The use of transvaginal mesh in the surgical repair of pelvic organ prolapse has recently led to a large number of transvaginal mesh lawsuits as a result of the inconsistent success rates and the numerous complications associated with these methods. The controversy has mainly stemmed from the lack of clinical research done to prove the safety of the constantly changing updated version of the transvaginal mesh kit products, produced by a host of companies worldwide. However, a new concern has arisen for clinical scientists investigating the safety of transvaginal mesh kits: the effect of their use on the female sexual function.
A current study conducted by Chiu-Lin Wang, et. al. evaluated the short-term impact of surgical repair with total transvaginal mesh (TVM) on sexual function among women with pelvic organ prolapse. After testing a range of patients with preoperative and postoperative questionnaires, Wang and colleagues determined that scores for dyspareunia and the lubrication domains of the female sexual function index were significantly lower following reparatory surgery involving transvaginal mesh. The study reported that that two-thirds of TVM patients had a significantly lower female sexual function index scores postoperatively, indicating that the unwanted effects of transvaginal mesh were highly prevalent for patients.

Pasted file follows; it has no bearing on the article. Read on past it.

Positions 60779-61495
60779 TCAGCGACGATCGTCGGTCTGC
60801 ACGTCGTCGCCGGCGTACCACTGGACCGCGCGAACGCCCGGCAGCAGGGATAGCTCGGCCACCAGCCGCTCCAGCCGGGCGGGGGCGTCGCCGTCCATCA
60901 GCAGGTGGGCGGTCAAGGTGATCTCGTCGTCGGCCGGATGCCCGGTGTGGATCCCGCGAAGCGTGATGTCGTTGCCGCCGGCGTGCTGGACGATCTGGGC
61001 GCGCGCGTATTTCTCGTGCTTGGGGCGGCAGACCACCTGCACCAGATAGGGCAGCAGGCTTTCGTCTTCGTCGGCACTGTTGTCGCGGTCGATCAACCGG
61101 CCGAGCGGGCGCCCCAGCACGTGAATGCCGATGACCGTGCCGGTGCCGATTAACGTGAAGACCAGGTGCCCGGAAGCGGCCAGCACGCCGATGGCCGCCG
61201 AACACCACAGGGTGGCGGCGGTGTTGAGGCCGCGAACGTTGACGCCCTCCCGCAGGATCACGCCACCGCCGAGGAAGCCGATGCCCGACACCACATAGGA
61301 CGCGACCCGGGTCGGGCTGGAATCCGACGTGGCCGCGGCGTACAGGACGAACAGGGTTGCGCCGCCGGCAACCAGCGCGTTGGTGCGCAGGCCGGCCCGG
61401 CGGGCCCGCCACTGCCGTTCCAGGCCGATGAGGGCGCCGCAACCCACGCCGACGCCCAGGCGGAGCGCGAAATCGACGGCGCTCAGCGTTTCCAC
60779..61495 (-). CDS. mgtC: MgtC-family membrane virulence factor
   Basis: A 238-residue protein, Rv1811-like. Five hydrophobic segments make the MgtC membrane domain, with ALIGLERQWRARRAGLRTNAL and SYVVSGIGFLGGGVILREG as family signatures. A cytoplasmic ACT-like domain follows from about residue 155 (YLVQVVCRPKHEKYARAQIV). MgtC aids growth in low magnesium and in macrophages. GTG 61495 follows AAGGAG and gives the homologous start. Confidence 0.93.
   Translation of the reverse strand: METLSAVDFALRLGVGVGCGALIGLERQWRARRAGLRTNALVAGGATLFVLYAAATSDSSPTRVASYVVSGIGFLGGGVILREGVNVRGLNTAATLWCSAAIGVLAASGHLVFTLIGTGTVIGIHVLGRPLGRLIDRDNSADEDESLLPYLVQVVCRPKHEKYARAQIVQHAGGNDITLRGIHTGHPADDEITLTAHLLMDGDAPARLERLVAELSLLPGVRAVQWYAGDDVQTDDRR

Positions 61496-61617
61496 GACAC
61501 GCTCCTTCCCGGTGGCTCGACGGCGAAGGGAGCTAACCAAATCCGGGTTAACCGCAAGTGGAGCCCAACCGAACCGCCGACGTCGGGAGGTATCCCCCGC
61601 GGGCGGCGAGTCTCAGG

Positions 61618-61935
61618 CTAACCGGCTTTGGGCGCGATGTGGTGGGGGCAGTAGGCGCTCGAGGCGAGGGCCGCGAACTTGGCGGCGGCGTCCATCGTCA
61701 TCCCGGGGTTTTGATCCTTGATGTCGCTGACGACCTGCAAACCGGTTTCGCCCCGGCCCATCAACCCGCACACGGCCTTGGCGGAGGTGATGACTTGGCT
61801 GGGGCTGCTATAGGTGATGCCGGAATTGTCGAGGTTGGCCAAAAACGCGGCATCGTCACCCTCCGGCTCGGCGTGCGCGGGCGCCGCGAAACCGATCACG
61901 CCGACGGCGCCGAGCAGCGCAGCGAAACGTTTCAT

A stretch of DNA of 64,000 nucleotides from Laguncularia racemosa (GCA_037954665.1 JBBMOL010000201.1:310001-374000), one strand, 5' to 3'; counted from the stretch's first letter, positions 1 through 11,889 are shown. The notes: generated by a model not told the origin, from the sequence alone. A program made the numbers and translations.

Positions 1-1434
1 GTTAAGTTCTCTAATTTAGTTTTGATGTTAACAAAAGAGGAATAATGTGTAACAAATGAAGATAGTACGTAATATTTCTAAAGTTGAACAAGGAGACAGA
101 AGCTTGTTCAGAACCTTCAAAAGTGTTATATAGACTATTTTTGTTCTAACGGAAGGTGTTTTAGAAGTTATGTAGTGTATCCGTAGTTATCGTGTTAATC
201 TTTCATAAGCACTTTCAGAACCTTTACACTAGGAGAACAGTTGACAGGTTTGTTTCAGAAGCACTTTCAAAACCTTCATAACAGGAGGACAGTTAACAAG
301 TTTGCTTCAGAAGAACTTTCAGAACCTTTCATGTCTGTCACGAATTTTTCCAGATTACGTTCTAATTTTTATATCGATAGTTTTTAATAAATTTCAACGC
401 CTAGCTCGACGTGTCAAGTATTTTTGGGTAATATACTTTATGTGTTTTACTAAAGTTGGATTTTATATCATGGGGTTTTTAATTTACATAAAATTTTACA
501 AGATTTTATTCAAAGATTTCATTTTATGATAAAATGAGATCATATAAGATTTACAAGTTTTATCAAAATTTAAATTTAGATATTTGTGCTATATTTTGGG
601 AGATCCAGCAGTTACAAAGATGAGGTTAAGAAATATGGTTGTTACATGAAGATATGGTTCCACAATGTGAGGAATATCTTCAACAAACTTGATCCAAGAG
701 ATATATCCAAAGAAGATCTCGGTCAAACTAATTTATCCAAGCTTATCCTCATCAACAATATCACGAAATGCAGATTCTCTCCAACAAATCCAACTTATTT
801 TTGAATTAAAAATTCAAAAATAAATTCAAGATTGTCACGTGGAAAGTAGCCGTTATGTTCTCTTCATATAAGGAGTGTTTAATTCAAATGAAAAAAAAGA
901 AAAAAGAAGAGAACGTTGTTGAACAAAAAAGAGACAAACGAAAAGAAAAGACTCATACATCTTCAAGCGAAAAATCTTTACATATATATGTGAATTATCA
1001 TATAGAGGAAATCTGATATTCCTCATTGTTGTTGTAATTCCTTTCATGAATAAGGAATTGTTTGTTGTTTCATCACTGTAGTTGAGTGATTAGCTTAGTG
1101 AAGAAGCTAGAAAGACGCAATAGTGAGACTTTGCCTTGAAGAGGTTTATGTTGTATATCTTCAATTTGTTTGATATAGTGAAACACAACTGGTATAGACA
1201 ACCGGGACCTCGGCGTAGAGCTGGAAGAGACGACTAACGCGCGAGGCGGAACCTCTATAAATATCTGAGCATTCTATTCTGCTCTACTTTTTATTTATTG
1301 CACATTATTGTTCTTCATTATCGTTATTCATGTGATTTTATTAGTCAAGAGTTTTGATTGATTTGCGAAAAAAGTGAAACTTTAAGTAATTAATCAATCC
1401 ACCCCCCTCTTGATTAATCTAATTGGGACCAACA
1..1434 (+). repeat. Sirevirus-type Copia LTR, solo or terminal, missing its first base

Corrective surgery to fix prolapsed pelvic organ tissue is aimed at allowing patients to return to the physical normalcy, without pain and without discomfort. The use of transvaginal mesh kits has been heavily questioned because of how little research has been done to prove their safety, but now research has started to indicate that these devices have been seen to cause further complications, now affecting the sexual functioning of patients. If you have experienced any sort of postoperative discomfort, pain, or abnormalities following prolapsed pelvic organ surgery involving transvaginal mesh, then you may be the victim of a dangerous product, unfit for clinical use.
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